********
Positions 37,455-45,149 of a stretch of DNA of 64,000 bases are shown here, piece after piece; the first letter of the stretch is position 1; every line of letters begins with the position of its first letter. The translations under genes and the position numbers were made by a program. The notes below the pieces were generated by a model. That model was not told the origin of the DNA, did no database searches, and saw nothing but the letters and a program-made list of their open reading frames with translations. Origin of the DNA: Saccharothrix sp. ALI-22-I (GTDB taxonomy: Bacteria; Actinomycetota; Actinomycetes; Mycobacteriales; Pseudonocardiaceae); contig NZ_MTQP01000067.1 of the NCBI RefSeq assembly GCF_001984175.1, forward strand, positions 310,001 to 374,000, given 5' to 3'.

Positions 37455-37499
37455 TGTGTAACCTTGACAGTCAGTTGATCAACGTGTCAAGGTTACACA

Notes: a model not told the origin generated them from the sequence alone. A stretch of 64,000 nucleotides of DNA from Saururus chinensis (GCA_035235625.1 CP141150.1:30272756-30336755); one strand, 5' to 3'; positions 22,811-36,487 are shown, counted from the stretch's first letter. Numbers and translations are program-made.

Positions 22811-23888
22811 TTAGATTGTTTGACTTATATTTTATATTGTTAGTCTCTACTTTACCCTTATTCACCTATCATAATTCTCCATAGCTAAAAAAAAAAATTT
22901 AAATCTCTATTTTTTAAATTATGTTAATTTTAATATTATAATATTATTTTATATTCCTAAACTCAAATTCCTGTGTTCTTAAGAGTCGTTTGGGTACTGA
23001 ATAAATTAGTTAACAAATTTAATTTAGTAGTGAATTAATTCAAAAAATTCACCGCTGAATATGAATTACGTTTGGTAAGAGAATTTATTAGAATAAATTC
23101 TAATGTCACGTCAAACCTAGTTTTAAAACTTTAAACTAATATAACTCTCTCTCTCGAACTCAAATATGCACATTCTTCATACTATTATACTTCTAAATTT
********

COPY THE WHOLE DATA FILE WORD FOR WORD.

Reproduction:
Positions 37,455-45,149 of a stretch of DNA of 64,000 bases are shown here, piece after piece; the first letter of the stretch is position 1; every line of letters begins with the position of its first letter. The translations under genes and the position numbers were made by a program. The notes below the pieces were generated by a model. That model was not told the origin of the DNA, did no database searches, and saw nothing but the letters and a program-made list of their open reading frames with translations. Origin of the DNA: Saccharothrix sp. ALI-22-I (GTDB taxonomy: Bacteria; Actinomycetota; Actinomycetes; Mycobacteriales; Pseudonocardiaceae); contig NZ_MTQP01000067.1 of the NCBI RefSeq assembly GCF_001984175.1, forward strand, positions 310,001 to 374,000, given 5' to 3'.

Positions 37455-37499
37455 TGTGTAACCTTGACAGTCAGTTGATCAACGTGTCAAGGTTACACA

Notes: a model not told the origin generated them from the sequence alone. A stretch of 64,000 nucleotides of DNA from Saururus chinensis (GCA_035235625.1 CP141150.1:30272756-30336755); one strand, 5' to 3'; positions 22,811-36,487 are shown, counted from the stretch's first letter. Numbers and translations are program-made.

Positions 22811-23888
22811 TTAGATTGTTTGACTTATATTTTATATTGTTAGTCTCTACTTTACCCTTATTCACCTATCATAATTCTCCATAGCTAAAAAAAAAAATTT
22901 AAATCTCTATTTTTTAAATTATGTTAATTTTAATATTATAATATTATTTTATATTCCTAAACTCAAATTCCTGTGTTCTTAAGAGTCGTTTGGGTACTGA
23001 ATAAATTAGTTAACAAATTTAATTTAGTAGTGAATTAATTCAAAAAATTCACCGCTGAATATGAATTACGTTTGGTAAGAGAATTTATTAGAATAAATTC
23101 TAATGTCACGTCAAACCTAGTTTTAAAACTTTAAACTAATATAACTCTCTCTCTCGAACTCAAATATGCACATTCTTCATACTATTATACTTCTAAATTT